Even worse, this failed state monopoly is now wrecking businesses to avoid well-deserved embarrassment. American companies desperately need to get their satellites into space. They have been blocked from using the cheapest, most reliable launcher in the world which unfortunately happens to be the Soviet Proton.
NASA has cost our nation a full 20 years in space development, 20 years that has seen the Soviet Union surpass us to an extent that may well be irreparable. It is inconceivable that a private firm could have committed such follies and survived. NASA deserves no better.
Our only hope now lies in the power of free individuals risking their own resources for their own dreams. We must recognize the governmentled space program is dead and the corpse must be buried as soon as possible. Any defense functions should be put under the military, and the rest of NASA should be sold to private operators. The receipts would be applied to the national debt. Then, all government roadblocks to commercial development of space must be removed.
This (applies) not just in space exploration, but in medical research, alternative energy research, and any number of the problems that continue to perplex mankind. Private enterprise depends on results and success and therefore private capital is always targeted much more wisely than are monies confiscated by governments.”
McCain: McCain wants the space program to be a top priority. So as President, he says he will; • C ommit to funding NASA’s Constellation program (setting up a manned lunar base) and ensure it has the resources it needs.
• Review and explore all options to ensure U.S. access to space by minimizing the gap between termination of the Space Shuttle and availability of a replacement vehicle.
• Complete the space station, then try to maximize its research and commercialization possibilities.
• Maintain infrastructure investments in Earth-monitoring satellites and support systems.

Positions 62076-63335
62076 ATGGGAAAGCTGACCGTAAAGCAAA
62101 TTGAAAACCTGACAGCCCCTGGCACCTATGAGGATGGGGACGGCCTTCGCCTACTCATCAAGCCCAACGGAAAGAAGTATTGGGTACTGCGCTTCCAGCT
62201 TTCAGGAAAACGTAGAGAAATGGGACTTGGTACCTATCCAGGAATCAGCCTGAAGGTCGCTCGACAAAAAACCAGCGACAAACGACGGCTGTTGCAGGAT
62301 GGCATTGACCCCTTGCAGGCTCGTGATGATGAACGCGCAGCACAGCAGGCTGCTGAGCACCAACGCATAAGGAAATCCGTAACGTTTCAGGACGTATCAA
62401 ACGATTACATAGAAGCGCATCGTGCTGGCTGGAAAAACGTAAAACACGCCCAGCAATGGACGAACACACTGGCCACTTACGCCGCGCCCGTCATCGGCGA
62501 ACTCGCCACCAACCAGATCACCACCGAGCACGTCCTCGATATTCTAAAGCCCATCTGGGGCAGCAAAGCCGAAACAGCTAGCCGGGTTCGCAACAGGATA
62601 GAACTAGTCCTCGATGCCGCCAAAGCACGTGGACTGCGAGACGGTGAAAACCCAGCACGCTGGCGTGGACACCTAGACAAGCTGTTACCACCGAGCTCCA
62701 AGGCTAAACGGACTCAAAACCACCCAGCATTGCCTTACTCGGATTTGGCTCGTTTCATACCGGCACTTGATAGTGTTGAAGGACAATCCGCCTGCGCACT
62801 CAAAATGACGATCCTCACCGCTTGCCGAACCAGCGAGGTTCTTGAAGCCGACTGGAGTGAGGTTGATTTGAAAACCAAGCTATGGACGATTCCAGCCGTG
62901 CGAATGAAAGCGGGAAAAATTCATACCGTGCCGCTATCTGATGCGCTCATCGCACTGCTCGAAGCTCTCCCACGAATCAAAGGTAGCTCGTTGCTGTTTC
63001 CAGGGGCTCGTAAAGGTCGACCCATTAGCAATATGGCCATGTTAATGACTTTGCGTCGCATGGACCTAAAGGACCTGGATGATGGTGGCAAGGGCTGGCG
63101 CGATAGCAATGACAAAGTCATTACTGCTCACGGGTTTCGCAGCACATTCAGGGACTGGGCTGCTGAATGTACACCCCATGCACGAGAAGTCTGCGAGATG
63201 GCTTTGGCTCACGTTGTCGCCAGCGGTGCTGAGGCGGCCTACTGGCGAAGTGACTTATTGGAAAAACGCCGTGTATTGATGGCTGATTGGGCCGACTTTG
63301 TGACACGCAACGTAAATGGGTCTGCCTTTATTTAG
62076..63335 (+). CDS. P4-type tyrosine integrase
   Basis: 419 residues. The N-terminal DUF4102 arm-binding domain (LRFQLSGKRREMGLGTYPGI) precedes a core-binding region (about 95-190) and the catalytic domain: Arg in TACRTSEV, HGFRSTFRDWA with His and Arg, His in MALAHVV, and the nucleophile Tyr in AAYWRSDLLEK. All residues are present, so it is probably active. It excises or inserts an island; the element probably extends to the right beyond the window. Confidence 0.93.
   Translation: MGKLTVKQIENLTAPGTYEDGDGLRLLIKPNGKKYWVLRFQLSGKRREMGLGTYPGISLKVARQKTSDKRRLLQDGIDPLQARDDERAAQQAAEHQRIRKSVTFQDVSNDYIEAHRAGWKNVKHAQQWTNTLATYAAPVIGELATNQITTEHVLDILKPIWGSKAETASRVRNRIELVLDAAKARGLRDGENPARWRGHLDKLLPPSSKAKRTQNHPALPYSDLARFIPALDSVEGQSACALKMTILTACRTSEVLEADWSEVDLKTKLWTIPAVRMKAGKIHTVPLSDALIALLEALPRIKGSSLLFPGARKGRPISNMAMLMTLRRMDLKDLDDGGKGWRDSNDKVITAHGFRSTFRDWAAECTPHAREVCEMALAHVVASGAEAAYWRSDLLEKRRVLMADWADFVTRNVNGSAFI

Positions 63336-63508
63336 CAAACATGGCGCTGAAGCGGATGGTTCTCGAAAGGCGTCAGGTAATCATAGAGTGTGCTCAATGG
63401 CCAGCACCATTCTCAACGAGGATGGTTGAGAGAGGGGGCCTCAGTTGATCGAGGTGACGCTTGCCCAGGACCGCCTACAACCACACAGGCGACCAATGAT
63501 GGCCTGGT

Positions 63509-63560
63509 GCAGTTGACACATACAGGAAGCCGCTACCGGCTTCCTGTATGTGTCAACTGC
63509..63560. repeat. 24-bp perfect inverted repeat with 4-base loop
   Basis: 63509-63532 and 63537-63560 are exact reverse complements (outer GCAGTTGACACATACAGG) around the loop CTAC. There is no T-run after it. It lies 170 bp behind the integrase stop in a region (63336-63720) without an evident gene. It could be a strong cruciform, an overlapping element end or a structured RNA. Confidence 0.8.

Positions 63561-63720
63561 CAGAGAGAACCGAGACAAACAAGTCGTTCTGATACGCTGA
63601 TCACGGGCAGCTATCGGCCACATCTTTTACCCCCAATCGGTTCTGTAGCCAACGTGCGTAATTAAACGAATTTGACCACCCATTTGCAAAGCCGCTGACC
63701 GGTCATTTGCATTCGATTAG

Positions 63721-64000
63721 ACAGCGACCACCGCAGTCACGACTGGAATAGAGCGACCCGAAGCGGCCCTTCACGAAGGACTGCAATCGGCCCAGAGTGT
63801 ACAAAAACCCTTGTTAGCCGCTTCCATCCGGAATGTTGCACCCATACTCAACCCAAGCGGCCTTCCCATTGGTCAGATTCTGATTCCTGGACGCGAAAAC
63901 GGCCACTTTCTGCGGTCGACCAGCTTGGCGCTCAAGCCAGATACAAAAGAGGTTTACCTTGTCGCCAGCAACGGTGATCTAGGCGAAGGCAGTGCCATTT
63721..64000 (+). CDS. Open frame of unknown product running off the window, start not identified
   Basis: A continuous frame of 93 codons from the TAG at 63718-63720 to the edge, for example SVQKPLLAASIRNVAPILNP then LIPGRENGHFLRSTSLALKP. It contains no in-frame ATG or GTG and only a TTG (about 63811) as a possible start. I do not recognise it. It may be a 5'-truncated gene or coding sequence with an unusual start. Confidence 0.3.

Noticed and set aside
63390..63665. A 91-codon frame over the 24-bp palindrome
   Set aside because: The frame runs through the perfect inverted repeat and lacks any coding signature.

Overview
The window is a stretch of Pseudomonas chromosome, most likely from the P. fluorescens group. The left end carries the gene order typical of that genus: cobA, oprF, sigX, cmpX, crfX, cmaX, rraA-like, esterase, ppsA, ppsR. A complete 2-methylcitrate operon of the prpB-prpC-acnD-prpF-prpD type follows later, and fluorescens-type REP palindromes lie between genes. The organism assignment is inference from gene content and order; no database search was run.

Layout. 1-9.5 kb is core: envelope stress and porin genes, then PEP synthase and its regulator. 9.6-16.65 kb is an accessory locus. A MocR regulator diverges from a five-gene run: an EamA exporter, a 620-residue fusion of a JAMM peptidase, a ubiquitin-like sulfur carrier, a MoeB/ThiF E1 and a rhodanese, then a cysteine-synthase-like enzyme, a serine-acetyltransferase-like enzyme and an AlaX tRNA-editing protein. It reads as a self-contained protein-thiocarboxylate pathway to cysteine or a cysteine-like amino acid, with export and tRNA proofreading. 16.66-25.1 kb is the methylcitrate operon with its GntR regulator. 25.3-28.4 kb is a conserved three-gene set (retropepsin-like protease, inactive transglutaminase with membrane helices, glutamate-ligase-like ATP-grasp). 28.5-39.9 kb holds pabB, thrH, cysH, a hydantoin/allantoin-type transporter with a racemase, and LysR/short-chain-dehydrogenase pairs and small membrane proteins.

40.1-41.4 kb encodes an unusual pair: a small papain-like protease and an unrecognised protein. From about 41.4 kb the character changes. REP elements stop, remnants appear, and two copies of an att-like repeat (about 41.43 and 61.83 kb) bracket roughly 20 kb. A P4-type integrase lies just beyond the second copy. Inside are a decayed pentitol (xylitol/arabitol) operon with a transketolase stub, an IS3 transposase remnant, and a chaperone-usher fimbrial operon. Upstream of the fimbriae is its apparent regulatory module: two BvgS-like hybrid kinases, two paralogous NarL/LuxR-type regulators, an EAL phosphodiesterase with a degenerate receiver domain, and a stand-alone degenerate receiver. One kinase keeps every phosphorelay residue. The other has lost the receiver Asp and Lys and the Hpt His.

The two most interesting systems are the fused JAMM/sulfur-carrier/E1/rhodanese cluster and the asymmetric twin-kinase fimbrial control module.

• Prevent wasteful earmarks from diverting precious resources from critical scientific research.
• Ensure adequate investments in aeronautics research.
Obama: He supports the development of the Constellation program and the space station, as well as “a bold array of robotic missions that will expand our knowledge of the solar system and lay the foundations for further manned exploration.” He also wants to make sure NASA has the funding to play a part in the fight against global climate change. He also wants to keep weapons out of space and use satellites to monitor nuclear programs worldwide to prevent nuclear proliferation.
It’s interesting to note that a while back, Obama said that he would chop a third of NASA’s budget, including delaying the Constellation program, and move it into education. But with the advent of NASA’s 50th anniversary, his office launched a pro-space statement.
In it, he says he will reestablish the National Aeronautics and Space Council to oversee and coordinate civilian, military, commercial, and national security space activities. “It will solicit public participation, engage the international community, and work toward a 21st century vision of space that constantly pushes the envelope on new technologies as it pursues a balanced national portfolio that expands our reach into the heavens and improves life here on Earth.”
Obama supports Congressional efforts to add and fund at least one additional Space Shuttle flight to fly a valuable mission and to keep the workforce engaged. At the same time he will stimulate efforts within the private sector to develop and demonstrate spaceflight.
Skilled workers: shortage or not?
McCain: McCain wants temporary worker plans that reflect U.S. labor needs in high tech while protecting opportunities for U.S. engineers, inventors, and technicians. He also wants to give those trained and educated in the U.S. a chance to stay and work here after graduation. H-1B visa would rise and fall in response to market conditions. He would extend H-1B visas to let visa holders renew their H-1b status while waiting for green cards.